Canadian employers, however, are not so eager to hire immigrant professionals. Hence “persistence is key,” according to Cheng. “Many job seekers become disillusioned, unhappy, they blame others. I ask them, how are you packaging yourself? Are you prepared for competition? A percentage of applicants are not suitable, but many qualified applicants are simply improperly prepared. It’s not about selling yourself that is the myth. It’s how you stand out in relation to the competition. It’s about, what can you do? Customized resumes with objective, concrete specifics are very important. Blaming others and becoming unhappy will get you nowhere,” he says earnestly.
Persisting With The Dream
Jin admits that in pursuing her dream, her spirits have wavered on occasion. “Generally I’m positive but sometimes I really didn’t know if I could be a professional in Canada. But once I got to the casino, I found that all the dealers from China had graduated from university. What makes me different is that they never thought they could work as a professional here. ‘Being a dealer is okay. You know, it’s okay, it’s quite good.’ When I told Paul [Cheng] this, he was so disappointed! So when I started working here, Paul said, ‘Oh, finally!’” Jin lets out a giggle. “‘BC Hydro saved you from the casino!’”
“Jin [Guo] makes for a good story,” says Cheng. “For people trying to establish themselves in Canada, she’s a tremendous example of what can be accomplished if [you] are persistent.”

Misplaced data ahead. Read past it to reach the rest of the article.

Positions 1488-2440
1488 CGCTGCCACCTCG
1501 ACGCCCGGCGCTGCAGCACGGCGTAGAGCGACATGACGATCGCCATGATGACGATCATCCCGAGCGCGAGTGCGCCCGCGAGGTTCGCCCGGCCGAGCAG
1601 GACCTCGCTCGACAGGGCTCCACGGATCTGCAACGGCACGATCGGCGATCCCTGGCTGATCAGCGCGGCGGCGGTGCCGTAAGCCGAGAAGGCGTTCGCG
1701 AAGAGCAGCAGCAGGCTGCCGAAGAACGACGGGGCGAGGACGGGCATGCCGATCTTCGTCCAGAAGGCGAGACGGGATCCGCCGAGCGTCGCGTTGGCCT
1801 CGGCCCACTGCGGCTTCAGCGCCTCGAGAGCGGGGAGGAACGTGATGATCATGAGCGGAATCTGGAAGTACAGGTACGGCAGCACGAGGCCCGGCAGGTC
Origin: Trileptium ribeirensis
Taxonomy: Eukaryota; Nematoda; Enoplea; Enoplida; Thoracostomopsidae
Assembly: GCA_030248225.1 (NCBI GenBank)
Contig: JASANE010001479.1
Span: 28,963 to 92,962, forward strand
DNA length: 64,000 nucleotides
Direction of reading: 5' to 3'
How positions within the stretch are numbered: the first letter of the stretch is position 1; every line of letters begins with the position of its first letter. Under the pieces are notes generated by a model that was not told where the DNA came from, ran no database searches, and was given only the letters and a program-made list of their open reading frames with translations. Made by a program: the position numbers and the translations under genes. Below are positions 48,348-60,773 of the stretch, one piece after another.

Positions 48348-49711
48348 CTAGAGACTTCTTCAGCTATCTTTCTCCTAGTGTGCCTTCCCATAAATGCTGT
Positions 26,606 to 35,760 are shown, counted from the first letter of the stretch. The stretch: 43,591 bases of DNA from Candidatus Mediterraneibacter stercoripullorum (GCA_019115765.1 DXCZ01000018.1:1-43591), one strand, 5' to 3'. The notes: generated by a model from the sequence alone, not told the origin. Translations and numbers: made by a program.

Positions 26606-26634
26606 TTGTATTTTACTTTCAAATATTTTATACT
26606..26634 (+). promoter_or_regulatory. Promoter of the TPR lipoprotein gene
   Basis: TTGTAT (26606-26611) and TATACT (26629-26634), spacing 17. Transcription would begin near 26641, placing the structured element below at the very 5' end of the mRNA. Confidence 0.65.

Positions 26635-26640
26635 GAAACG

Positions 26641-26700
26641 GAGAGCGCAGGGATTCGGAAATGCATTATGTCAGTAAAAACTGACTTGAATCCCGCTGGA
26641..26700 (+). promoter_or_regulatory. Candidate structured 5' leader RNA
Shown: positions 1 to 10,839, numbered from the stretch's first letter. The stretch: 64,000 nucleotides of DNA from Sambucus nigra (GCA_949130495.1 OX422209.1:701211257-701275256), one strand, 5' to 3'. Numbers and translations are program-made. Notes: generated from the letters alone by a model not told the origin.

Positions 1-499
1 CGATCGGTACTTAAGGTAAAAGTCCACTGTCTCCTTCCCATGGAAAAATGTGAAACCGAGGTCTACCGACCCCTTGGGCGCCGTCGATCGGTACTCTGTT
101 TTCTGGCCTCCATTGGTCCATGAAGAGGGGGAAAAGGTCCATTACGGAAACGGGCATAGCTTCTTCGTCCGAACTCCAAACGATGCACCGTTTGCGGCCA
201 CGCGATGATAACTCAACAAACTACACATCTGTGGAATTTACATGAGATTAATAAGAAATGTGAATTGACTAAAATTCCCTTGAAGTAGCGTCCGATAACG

Colleen Halloran also lauds Jin’s determination. She fondly remembers her presence in the YWCA Professional and Technical Workers’ Program in 2003. “Even though she had not worked in her field in many years,” says Halloran, “[Jin] always maintained the belief that she had the skills to succeed, and that others would see her ability and want to hire her.” More importantly, Halloran shares, “She was committed to improving her English communication skills. She came to Canada with almost no English, but over the years she took classes and improved to the point that she graduated with Grade 12 English credit from a local school board. She also joined ‘Toastmasters’, and after many years of effort, eventually won a monthly public speaking competition in her group.”
Not only that, “she was flexible and willing to move. She sent her resume to positions in B.C., Alberta, and Ontario and was willing to move to the U.S. if need be. She had a plan A, B, and C,” Halloran adds. “In addition to seeking an engineering job, she worked at the photographer’s shop and was studying in a digital media program part-time. She worked hard on job search activities: she was constantly adjusting her resume and cover letters for each position. She practiced interview questions and spoke regularly with her network for advice when new opportunities arose.”
Jin hopes to be offered a permanent position at BC Hydro. “I only have one foot in the door,” she says with a warm smile, glancing over at Cheng who chuckles. “I’m not permanent yet. My dream is still to be a full-time engineer in Canada. I have a big gap in my professional history, almost ten years now. The team leader is taking a risk on me,” Jin smiles.
At press time, Jin had completed work on at least two major BC Hydro projects and had received positive feedback from the team. Visit YWCA Career Services for more information.